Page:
This vessel is identified by name, and has a green color, as it does not represent any danger to our navigation.
AIS Target Query
What is an MMSI number?
Maritime Mobile Service Identifier (MMSI) is a number identifying a ship in communication. MMSI consists of nine digits. All VHF units using Digital Selective Call (DSC), are programmed with the vessels MMSI. The same applies for AIS and EPIRBs.
What is an IMO Number?
International Maritime Organization (IMO) numbers are a unique reference for ships and for registered ship owners and management companies. They were introduced under the SOLAS Convention to improve maritime safety and security and to reduce maritime fraud. For ships, the IMO number remains linked to the hull for its lifetime, regardless of a change in name, flag, or owner. ( from Wikipedia )
If we instead of just hovering the cursor on an object, double click it, the dialog above pops up. A lot of relevant information is displayed. CPA, "Closest Point of Approach", to ownship is 12.7 miles in 12min 57s.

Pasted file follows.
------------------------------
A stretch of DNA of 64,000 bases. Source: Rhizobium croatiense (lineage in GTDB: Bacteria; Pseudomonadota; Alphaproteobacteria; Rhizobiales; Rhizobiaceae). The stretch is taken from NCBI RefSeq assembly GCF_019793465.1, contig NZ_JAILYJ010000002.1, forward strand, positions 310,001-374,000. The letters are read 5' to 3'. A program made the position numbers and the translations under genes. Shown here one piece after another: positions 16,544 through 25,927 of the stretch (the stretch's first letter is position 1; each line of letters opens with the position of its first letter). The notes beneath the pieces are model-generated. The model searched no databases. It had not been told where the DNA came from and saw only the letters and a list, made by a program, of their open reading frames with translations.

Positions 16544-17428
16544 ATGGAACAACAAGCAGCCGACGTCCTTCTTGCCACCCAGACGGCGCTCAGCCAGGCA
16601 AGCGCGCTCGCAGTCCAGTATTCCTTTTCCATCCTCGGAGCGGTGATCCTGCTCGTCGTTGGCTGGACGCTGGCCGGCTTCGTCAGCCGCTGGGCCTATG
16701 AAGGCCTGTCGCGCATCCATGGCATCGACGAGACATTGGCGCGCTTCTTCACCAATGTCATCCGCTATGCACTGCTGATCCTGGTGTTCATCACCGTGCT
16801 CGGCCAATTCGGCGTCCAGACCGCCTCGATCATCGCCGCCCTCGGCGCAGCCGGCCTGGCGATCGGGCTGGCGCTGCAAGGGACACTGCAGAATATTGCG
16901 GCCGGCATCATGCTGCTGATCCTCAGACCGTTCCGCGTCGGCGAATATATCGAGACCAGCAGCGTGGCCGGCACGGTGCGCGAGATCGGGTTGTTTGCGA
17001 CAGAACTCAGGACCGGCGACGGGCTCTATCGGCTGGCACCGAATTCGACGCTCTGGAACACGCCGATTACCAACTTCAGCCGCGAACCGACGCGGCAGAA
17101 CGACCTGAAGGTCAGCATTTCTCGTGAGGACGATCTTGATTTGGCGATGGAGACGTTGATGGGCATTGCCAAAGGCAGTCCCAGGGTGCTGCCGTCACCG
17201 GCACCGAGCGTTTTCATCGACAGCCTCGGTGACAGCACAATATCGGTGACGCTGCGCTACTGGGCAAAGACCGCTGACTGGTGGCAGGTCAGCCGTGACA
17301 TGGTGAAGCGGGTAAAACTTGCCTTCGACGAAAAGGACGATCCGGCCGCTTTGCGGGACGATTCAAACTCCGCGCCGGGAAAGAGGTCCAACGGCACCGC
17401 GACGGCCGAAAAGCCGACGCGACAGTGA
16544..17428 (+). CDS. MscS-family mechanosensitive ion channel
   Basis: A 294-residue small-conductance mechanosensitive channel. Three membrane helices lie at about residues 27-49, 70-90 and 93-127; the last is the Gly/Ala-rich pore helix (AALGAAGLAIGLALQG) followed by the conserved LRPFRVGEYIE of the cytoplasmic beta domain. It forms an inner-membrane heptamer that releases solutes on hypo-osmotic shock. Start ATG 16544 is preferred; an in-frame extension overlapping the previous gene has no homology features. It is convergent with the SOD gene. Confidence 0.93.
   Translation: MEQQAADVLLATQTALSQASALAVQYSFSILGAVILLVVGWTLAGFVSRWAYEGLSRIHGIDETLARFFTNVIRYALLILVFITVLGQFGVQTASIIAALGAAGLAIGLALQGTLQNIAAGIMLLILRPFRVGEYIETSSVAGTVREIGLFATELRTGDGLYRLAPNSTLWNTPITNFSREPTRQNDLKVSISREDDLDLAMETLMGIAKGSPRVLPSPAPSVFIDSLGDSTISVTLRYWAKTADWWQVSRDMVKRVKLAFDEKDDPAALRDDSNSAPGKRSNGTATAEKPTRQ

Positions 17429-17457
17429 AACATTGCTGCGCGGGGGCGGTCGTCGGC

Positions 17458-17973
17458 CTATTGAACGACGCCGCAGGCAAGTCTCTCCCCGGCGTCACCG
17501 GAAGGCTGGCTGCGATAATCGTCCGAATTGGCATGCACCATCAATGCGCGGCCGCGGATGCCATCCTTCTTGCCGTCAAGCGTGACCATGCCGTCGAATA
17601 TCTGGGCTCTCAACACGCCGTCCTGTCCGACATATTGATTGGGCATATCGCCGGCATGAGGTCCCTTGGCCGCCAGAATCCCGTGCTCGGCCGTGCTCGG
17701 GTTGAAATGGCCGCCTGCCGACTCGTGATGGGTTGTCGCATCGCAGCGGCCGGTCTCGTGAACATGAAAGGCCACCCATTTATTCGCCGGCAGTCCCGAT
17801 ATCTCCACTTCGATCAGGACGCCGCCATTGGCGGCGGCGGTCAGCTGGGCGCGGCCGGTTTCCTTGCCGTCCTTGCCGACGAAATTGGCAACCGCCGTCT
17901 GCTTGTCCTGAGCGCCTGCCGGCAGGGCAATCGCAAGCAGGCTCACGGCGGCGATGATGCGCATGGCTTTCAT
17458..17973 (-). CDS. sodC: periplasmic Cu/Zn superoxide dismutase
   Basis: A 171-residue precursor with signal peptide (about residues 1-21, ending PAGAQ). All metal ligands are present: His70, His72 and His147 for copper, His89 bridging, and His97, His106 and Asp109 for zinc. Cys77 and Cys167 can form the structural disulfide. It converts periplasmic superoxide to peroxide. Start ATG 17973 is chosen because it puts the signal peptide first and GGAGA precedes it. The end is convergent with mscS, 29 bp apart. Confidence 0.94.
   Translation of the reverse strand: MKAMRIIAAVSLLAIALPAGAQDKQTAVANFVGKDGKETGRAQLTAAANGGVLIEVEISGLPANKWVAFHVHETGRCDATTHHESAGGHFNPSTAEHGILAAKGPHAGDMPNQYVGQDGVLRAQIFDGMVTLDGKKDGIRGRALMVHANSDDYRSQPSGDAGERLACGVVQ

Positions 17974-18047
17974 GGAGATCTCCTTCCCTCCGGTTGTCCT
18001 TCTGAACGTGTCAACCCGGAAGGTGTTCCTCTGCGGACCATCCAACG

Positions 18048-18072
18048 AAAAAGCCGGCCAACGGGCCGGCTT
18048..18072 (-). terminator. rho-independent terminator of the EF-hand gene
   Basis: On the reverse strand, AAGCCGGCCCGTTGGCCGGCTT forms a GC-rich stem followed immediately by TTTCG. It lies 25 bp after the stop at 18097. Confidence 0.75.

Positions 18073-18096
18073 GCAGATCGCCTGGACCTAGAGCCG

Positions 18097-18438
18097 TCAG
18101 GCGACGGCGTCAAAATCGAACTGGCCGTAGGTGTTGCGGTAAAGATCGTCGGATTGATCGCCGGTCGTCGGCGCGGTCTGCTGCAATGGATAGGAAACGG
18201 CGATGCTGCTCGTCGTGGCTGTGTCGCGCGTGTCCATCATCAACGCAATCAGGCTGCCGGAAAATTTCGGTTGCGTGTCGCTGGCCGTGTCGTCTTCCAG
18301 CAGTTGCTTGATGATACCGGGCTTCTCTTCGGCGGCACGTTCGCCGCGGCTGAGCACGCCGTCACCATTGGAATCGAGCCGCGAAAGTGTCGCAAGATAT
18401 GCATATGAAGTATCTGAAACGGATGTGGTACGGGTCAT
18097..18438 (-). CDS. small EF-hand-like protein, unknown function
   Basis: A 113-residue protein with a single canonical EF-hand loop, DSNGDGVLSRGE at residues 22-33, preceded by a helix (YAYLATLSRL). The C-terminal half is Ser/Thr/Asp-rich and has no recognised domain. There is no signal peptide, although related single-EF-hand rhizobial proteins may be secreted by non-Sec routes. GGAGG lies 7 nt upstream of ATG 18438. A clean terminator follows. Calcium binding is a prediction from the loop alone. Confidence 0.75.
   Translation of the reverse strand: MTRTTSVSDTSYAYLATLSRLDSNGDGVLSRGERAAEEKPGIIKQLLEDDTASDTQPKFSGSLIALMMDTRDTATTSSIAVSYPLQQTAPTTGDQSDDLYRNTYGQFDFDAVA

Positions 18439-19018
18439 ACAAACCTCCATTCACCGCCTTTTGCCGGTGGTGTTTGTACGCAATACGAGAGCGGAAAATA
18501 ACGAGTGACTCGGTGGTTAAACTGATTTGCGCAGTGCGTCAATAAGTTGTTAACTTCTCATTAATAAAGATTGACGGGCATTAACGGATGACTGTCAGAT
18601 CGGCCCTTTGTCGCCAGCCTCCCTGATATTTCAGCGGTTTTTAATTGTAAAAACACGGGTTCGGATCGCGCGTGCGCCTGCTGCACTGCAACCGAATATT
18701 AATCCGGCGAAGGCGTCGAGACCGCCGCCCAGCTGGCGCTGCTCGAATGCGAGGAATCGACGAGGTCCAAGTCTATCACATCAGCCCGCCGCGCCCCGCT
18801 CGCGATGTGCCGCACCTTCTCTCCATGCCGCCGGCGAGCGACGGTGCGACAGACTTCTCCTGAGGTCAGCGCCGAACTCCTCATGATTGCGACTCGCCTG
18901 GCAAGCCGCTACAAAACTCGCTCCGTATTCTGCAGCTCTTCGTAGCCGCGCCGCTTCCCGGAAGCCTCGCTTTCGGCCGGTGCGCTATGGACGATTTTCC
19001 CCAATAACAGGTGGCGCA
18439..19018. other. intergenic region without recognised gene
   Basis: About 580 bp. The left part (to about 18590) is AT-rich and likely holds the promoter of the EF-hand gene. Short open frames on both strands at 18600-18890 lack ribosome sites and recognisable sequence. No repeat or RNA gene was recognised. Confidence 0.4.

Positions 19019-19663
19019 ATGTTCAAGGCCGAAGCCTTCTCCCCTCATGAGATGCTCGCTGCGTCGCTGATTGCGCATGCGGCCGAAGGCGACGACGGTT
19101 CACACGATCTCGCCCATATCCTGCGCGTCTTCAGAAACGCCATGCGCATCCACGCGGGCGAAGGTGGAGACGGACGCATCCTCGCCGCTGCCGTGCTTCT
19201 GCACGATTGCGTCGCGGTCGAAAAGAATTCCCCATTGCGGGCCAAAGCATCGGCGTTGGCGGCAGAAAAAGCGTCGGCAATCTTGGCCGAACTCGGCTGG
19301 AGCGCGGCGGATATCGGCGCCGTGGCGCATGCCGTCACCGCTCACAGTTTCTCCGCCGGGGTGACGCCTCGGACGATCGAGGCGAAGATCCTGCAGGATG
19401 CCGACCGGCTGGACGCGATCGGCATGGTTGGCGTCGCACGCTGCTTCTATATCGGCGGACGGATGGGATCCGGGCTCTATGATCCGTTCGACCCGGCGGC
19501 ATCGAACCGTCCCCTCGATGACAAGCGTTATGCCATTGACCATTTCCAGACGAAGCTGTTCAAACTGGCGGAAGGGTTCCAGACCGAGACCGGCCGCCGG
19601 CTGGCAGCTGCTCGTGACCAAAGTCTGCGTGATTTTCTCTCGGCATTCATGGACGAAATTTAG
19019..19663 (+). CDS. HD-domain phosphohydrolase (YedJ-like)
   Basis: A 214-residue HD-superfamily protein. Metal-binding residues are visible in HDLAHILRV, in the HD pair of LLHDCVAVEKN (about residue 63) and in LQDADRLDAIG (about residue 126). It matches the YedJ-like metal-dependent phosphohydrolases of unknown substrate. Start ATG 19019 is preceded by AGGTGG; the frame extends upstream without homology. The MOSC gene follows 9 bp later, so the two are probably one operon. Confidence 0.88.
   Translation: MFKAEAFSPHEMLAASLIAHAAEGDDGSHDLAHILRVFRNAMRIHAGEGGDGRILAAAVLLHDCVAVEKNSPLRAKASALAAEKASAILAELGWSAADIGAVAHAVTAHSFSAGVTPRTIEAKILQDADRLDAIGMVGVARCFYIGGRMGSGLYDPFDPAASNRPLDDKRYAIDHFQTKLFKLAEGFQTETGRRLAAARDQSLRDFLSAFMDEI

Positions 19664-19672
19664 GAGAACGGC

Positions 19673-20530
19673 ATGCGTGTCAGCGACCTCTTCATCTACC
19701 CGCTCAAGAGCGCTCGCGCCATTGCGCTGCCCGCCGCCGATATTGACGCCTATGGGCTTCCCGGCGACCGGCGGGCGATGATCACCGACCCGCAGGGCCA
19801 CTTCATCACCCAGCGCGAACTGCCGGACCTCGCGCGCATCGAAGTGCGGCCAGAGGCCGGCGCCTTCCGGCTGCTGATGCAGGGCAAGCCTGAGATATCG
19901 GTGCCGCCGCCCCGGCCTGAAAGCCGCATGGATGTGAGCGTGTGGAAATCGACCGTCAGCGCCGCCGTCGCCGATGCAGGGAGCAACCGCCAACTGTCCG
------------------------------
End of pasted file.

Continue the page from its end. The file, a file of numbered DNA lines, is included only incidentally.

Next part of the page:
More information about the target itself, is available on Internet address: http://www.marinetraffic.com/ais/shipdetails.aspx?mmsi="MMSI number here", in this case: http://www.marinetraffic.com/ais/shipdetails.aspx?mmsi=233150000
Buttons in the Target Query Dialog
Create Waypoint drops a mark at the targets current position.
Record Track/ Stop Recording
Pressing the "Reckord Track" button brings up a new dialog
The recently recorded track of the "Poseidon Leader" will appear in the Route & Mark managers track tab on a line starting with "AIS Poseidon Leader.....".